BILLINGS — A temporary restraining order looking to lift a Billings School District 2 mask mandate was rejected by 13th District Court Judge Jessica Fehr Wednesday.
The ruling paves the way for a preliminary injunction hearing on Jan. 28, where the Billings community plaintiff group will be allowed to attach anonymous affidavits from SD2 employees.
SD2 Superintendent Greg Upham told Q2 Tuesday that he still planned to lift the mandate Jan.17, but a spike in COVID-19 positives due to the omicron variant had him concerned.
As the complicated and contentious issue continues, the community group's message is simple: COVID-19 case data in Yellowstone County schools does not support a mandate.
"We’re not drawing hard conclusions," said Luke Hudson. "All we’re saying is the data there doesn’t seem to be of statistical significance."
Hudson started comparing masked and non-masked schools at the beginning of the semester, with DPHHS and Montana OPI enrollment data.
In a snapshot of local high schools, Billings Central, which had a mask mandate for most of the first semester, saw just five total cases for a 1.5 percent transmission rate. Laurel, which does not require masks, saw 20 total cases but with almost double the enrollment, so its positivity rate was still low at 3.16%. Lockwood though, which also has no mandate, saw 31 positives in 389 students for a nearly 8 percent mark.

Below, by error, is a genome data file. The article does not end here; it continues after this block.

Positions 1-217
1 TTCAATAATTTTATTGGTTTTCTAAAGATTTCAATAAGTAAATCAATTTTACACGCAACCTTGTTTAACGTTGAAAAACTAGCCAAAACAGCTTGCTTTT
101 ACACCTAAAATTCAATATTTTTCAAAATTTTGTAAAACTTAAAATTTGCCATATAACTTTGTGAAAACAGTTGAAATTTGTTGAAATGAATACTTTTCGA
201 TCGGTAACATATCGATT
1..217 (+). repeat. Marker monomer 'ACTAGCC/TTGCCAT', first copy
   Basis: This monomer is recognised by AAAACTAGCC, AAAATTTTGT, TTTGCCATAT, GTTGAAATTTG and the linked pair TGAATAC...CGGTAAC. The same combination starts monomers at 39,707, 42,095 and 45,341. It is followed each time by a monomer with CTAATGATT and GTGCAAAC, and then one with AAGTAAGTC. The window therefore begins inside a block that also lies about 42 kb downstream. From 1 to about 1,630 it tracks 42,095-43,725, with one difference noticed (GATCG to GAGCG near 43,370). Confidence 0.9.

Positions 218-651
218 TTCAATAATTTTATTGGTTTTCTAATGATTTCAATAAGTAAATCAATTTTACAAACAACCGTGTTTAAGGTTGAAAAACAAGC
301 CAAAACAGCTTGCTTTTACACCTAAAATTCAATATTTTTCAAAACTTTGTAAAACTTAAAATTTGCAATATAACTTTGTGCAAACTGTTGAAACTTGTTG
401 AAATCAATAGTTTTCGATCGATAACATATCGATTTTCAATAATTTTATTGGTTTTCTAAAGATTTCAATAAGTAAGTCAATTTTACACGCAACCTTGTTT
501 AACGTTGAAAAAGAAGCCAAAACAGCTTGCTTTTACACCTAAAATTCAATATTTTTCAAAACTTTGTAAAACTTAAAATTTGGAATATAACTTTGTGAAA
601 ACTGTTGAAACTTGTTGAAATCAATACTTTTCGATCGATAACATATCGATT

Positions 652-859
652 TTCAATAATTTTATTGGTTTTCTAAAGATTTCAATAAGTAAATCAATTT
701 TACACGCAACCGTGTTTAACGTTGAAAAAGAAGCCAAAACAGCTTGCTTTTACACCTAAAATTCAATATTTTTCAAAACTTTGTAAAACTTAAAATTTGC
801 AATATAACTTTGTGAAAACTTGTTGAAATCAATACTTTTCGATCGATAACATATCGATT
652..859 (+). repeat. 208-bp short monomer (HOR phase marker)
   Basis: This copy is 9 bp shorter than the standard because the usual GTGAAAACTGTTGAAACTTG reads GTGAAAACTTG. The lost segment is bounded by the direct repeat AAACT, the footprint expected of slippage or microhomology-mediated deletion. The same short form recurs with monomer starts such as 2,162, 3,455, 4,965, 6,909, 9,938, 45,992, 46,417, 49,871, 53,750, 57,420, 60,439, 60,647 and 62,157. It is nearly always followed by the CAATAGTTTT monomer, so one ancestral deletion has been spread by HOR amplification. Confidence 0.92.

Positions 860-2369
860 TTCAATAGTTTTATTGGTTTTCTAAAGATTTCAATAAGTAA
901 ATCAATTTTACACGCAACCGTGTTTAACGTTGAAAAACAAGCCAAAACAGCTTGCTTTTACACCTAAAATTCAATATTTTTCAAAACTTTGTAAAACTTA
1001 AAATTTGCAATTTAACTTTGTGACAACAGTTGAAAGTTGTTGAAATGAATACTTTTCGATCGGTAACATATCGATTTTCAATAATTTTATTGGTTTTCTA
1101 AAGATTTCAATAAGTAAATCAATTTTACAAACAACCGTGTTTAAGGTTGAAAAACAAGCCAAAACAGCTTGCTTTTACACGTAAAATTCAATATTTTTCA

The county’s largest schools - West, Senior, and Skyview high schools, which all fall under the SD2 mask rule - have between 3.6 and 4.9 percent transmission rates.
When you look at the total numbers: in masked schools, the first semester saw 787 positive cases in 18,000 students for a rate of 4.3 percent, while non-masked schools had 254 cases in 7,400 students for a 3.4 percent rate.
"It’s a very difficult thing to study because there’s so much going on," said Justan Baker, a RiverStone Health epidemiologist.
Baker says comparing COVID-19 transmission numbers among schools depends on a number of factors: testing numbers, school populations, other mitigation techniques being employed. He says proper mask-wearing is without a doubt a deterrent for COVID-19 infection, but the key word is proper.
"If you were to look around between periods at students, even if they have a masking policy, you might still and probably will see students that have (masks) down below their nose or around their chin," Baker said.
"If you’ve been in a school, proper mask use isn’t a thing," Hudson replied. "That’s why mandates don’t make sense. When masks are properly used, they work, but we don’t see proper use in people, and that's the biggest variable we have in society - people."
Hudson says he is not anti-mask, just anti-mandate. He believes the matter should be a personal choice, since everybody has their own situation.
"My kids have difficulty with communication. They have difficulty understanding and being heard, so that makes it hard in a classroom," he said. "So we felt early on that parents should have the right to decide for themselves."
Billings Catholic Schools switched back to a mask optional policy Monday. President Shaun Harrington said the choice was based on local Unified Health Command indicators showing transmission rates in the county and in Catholic school buildings in a 'green' acceptable zone.
New DPHHS case numbers for schools are due out Jan. 12, at which point Harrington says he will re-evaluate the masking policy.